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23 of 25 people (92%) found this review helpful
18.7 hrs on record
Posted: November 9
I did like this game, it is basically like Oregon Trail but instead of hunting mini-game there is a Tactics Turn Based Strategy mini-game. The characters are interesting, the plot is easy to follow and enjoyable. The music is unique, not my favorite personally but if you like old school chanting, this is definitely up your alley.

All that comes with some caveats though. Firstly the game ran potato quality on my computer, which is a little embarrassing, my computer is getting fairly old but the graphics were also at 64bit levels so I have no idea why the framerate was so bad. Secondly, this game will kick your ♥♥♥ a little bit because the difficulty does ramp up after about 10 hours but also because it feels like a long slog to try and get through. This problem is magnified by the end which is even more depressing. Thirdly, the combat because pretty stagnant pretty quickly without much difference in units and with you using the same strategies over and over. I'm still not sold on the armor/strength system but is was at least unique as far as I know and did make you think a little differently than most other Turn Based Strategy games. I won't lie to you though, I hated the turn order system they used which made me use strategies that would be stupid in any other TBS game.

That got pretty negative pretty quickly so let me re-iterate, this is a good game, but it could have greatly improved from just a bit more polish.
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19 of 21 people (90%) found this review helpful
9.6 hrs on record
Posted: October 28
While the combat felt a bit repetitive toward the end of the game, I did greatly enjoy the story and the characters in this game. The Oregon Trail-esque choices that truly could mean instant death for your favorite characters is present, and makes each choice truly feel important. This is like the recent The Walking Dead game, except when you go back to play/read what the other outcome would have been, you realize your choice actually did matter.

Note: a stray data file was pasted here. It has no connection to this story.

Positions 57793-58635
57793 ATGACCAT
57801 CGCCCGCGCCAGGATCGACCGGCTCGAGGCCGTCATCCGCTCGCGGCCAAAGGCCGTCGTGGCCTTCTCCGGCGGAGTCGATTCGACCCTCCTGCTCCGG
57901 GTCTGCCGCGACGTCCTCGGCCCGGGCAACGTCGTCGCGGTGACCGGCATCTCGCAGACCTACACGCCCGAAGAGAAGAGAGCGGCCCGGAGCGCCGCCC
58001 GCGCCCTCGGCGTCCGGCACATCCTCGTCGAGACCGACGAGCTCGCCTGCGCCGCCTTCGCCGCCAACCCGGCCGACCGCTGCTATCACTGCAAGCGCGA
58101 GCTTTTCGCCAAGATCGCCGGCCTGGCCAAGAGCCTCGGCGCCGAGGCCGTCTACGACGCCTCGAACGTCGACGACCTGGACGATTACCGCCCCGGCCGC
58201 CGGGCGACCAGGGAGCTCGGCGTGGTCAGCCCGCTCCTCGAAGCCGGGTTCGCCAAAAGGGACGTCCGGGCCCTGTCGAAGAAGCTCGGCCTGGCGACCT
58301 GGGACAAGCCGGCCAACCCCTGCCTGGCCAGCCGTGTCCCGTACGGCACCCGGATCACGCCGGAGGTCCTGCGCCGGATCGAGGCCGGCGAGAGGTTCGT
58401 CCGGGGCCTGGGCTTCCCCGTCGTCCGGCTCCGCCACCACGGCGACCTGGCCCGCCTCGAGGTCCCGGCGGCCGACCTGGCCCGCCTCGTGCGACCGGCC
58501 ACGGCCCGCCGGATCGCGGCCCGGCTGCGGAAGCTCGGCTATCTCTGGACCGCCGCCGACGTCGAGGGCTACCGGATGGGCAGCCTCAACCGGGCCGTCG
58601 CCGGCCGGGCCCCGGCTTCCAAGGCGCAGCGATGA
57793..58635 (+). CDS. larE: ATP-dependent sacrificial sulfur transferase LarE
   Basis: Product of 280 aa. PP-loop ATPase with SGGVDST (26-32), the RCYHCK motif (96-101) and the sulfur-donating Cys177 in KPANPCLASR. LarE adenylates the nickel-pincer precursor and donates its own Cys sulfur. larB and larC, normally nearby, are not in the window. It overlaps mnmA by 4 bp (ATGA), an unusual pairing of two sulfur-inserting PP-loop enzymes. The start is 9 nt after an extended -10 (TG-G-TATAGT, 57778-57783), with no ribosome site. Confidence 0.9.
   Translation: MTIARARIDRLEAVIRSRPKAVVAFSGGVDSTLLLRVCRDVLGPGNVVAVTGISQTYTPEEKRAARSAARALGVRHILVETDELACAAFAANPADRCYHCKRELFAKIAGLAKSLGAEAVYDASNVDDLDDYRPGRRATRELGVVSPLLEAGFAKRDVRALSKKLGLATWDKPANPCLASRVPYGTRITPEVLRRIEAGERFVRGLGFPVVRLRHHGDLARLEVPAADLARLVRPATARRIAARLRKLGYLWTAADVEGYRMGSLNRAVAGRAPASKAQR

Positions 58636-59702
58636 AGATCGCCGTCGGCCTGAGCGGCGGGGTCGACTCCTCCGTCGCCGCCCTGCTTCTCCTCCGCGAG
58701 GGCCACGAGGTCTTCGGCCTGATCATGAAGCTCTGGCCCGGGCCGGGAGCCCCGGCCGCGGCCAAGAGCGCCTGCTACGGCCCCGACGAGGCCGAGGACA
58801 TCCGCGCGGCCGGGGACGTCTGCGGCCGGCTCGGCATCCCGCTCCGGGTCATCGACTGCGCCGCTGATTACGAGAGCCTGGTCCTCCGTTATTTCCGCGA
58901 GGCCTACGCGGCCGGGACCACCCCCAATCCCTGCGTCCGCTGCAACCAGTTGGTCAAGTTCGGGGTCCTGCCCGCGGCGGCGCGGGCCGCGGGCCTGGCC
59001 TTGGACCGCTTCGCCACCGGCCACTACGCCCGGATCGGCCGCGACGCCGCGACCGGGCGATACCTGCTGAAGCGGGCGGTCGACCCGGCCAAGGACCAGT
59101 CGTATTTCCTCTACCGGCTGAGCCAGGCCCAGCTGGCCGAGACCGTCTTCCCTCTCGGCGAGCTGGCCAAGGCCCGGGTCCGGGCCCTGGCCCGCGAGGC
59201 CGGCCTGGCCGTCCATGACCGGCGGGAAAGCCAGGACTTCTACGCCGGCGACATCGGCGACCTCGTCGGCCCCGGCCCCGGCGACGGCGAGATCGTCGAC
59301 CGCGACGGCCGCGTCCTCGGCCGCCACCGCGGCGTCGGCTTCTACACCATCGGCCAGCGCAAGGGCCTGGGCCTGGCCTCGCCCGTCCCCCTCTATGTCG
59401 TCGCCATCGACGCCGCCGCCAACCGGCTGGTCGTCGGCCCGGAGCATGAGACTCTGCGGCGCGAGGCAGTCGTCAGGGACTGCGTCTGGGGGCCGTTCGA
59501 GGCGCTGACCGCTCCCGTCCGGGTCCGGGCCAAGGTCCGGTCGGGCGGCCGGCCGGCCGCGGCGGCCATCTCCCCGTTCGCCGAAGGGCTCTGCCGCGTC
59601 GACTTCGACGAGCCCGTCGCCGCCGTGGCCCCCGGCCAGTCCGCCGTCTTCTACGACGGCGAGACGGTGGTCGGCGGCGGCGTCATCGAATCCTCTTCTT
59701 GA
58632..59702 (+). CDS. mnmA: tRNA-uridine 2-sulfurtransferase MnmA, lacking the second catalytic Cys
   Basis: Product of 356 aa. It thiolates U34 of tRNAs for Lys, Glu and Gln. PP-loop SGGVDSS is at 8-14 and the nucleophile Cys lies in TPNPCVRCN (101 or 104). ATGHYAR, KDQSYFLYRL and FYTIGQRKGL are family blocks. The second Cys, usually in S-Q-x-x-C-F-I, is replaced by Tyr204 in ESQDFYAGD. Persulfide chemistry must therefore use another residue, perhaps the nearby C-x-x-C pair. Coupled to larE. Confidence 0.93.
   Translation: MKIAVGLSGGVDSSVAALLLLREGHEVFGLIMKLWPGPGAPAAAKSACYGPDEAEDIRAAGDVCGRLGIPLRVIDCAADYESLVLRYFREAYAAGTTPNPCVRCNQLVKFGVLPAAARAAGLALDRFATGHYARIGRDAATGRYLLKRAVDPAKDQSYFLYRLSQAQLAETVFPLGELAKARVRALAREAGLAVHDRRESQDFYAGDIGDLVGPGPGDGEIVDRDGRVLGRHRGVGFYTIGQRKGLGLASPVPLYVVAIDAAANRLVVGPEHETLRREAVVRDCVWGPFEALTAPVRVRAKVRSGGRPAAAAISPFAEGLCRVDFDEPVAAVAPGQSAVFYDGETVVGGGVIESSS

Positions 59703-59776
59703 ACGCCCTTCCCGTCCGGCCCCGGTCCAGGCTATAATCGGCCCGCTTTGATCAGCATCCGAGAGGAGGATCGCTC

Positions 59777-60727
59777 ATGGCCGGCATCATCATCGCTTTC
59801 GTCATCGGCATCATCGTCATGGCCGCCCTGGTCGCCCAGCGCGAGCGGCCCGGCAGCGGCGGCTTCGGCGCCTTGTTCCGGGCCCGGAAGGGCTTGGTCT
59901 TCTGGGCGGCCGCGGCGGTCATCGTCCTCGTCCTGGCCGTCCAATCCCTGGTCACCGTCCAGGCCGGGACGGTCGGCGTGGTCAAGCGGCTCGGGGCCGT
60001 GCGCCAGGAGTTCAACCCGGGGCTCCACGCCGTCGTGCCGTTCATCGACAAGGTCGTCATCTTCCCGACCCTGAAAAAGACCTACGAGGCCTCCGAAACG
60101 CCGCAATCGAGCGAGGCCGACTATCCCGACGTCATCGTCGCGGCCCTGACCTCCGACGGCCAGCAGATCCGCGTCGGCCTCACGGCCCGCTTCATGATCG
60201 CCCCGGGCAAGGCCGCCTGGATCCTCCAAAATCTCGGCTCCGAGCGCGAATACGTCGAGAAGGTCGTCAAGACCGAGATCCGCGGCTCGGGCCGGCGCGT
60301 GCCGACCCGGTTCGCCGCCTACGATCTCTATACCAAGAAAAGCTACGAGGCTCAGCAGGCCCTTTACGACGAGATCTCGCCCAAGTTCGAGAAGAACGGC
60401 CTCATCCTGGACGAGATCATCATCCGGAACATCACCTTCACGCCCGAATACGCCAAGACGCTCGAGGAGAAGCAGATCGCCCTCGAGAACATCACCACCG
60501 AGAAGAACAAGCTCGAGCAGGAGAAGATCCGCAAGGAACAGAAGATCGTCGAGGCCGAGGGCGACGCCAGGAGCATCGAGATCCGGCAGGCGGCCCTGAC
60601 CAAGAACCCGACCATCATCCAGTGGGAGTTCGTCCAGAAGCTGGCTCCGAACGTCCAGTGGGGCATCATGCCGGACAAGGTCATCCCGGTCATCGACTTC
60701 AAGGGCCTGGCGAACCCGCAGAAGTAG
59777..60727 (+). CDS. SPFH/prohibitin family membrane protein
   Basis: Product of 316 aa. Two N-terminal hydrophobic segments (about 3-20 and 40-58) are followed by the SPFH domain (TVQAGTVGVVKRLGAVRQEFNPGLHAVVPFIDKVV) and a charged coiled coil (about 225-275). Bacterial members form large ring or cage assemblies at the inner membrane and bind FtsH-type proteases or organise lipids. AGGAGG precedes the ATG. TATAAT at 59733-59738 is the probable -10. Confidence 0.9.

I'm not sure I would play through it again, but I absolutely recommend playing this game to completion at least once if you are a fan of RPGs, turn-based combat games, and/or isometric older games like Baldur's Gate or Fallout 1 or 2, mixed with some Oregon Trail.
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16 of 17 people (94%) found this review helpful
12.0 hrs on record
Posted: October 14
I've been postponing to play The Banner Saga for a long time. When the game was released on iOS, I suddenly realized I didn't even start my pc game yet. That evening I sat down and played for several hours straight. Now, 18 hours along the way I just finished The Banner Saga on Normal difficulty for the very first time,

I'm not the type of gamer to play a game again in order to get all achievements, but I did check which ones I earned and which ones I did not get. As it turns out, there are many story branches based on the choices one makes. Characters can survive through out to story or die during battle.

I love the background of this game. Vikings are cool. By adding some kind of Super Viking (Varl) the studio has created a big divirsity in the characters one can use during the game. I will not spoil anything, but don't get too attached to your characters... they might die.

The combat is tactical. Take your time is make a move, look at the movement range of your enemies and make sure you double check for example the reach of your archers. It happened to me more than once that my archers was one block short to reach its target... That's just waste of a turn and might result in you losing the battle. During a battle characters can die. But you can't know in advance whether they are just "passed out" or they will be actually removed from the game and story.

Between the turn based battles there are lots of conversations in which you get to make choices. It's not always clear what the results of your choices will be. The most confusing thing in The Banner Saga is that you can be travelling without food and still thieves can steal food or Varls can drink beer because we passed some religious statue.

Overall The Banner Saga is one of the highlights in my recent gaming years. It left me wanting for more. I've got the same feeling I got when I played The Walking Dead by Telltale for the very first time. Game studio Stoic has developed a very nice and enjoyable game with a touching story. No tears, but in the end you can't help but wonder whether the ending is just the ending of the story or the result of your actions.